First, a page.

Stromness Lifeboat Station

We walked along the southern coastline below Stromness on the Orcadian mainland. The clouds were dark and moody, the winds strong, and the waves powerful, which delighted to throw seafoam into the air, and occasionally reached up to our footpath, washing it with saltwater. Opposite were the islands of Hoy and Graemsay, their hills just visible through the thick cloud. We gazed out towards the North Atlantic, a cold and grey mass of ocean, but here the seas were an aquamarine colour, despite their cool temperatures.

We had passed a ruinous life boat station, for a newer and better one was located a mile or so away. A plaque close by informed us that it was paid for by one Titus Salt. Sir Titus was a Yorkshire industrialist and Congregationalist Christian who constructed the Saltaire model town not far from our chapel. In 1866, the Albion had sunk here, with a loss of eleven lives. Sir Titus responded to the need, and supplied the 200 or so pounds to fund an RNLI station and lifeboat, the Saltaire. It seems strange that an Englishman who lived and worked 500 miles south should have compassion on folk so far north, who would never meet him or shake his hand. Salt was no preacher or pastor, but he saw his financial power as a means to do good, not an objective in itself.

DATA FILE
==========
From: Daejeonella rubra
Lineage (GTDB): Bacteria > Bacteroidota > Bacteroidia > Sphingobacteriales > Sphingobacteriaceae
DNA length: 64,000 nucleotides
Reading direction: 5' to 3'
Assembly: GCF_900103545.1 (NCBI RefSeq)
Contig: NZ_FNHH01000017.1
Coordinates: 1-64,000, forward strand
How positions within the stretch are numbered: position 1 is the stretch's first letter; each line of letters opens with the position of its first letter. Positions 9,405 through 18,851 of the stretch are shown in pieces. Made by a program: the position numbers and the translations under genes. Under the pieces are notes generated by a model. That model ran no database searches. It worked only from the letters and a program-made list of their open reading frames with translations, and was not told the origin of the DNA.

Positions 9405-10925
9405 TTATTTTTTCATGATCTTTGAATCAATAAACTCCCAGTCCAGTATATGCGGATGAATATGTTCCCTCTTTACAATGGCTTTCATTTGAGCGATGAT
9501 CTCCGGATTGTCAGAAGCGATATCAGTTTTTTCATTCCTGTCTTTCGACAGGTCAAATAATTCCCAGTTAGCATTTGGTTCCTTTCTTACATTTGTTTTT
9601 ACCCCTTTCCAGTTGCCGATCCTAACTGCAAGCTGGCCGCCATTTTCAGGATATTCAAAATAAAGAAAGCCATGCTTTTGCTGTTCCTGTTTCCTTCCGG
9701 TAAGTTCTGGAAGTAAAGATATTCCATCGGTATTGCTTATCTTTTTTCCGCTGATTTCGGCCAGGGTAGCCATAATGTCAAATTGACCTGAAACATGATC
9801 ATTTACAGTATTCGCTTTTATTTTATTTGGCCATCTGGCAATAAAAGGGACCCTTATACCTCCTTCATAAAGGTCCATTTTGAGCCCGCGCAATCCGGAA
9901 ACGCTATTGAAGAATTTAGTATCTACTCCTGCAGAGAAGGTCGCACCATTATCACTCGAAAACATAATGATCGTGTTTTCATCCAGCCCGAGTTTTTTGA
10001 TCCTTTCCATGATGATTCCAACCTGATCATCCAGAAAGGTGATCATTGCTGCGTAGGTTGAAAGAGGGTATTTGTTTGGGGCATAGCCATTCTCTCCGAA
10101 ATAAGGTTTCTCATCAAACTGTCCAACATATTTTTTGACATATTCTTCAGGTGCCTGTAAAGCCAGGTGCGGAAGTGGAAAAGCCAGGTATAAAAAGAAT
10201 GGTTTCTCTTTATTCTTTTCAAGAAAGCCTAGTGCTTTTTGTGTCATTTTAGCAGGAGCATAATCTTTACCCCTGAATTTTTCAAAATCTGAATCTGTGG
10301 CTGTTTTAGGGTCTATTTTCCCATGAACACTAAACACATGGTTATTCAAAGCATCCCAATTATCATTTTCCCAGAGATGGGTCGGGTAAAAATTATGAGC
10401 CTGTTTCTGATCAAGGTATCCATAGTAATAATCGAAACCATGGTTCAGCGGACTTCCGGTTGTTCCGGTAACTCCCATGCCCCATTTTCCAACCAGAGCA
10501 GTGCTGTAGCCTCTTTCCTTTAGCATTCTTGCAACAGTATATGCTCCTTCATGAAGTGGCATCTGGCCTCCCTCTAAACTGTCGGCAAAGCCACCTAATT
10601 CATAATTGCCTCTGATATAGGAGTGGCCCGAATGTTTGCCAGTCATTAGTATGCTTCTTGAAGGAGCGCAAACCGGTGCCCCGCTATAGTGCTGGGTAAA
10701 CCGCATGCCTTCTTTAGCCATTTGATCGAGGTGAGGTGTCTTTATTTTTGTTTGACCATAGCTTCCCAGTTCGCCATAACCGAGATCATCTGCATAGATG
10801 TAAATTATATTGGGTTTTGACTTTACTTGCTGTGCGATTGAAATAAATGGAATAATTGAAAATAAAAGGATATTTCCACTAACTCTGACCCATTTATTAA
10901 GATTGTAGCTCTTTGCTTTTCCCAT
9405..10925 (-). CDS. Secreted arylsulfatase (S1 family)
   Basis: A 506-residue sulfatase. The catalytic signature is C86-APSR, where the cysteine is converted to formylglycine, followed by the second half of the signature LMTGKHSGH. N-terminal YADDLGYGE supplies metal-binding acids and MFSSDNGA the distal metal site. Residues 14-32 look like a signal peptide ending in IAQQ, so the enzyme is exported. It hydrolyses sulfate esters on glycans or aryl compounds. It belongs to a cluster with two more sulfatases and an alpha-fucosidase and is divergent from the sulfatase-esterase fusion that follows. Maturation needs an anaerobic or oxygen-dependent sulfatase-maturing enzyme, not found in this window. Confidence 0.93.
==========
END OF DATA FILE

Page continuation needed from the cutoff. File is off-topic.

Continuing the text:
We Christians often support causes and charities whose beneficiaries and recipients we shall never meet, at least not this side of death. Although our lives seem to yield little and our giving appears to make marginal difference, we should still do it. Some grow weary of doing good, but we do it because we are called to, not because we enjoy observing its results.

Depart from evil, and do good; and dwell for evermore. Psalm 37:27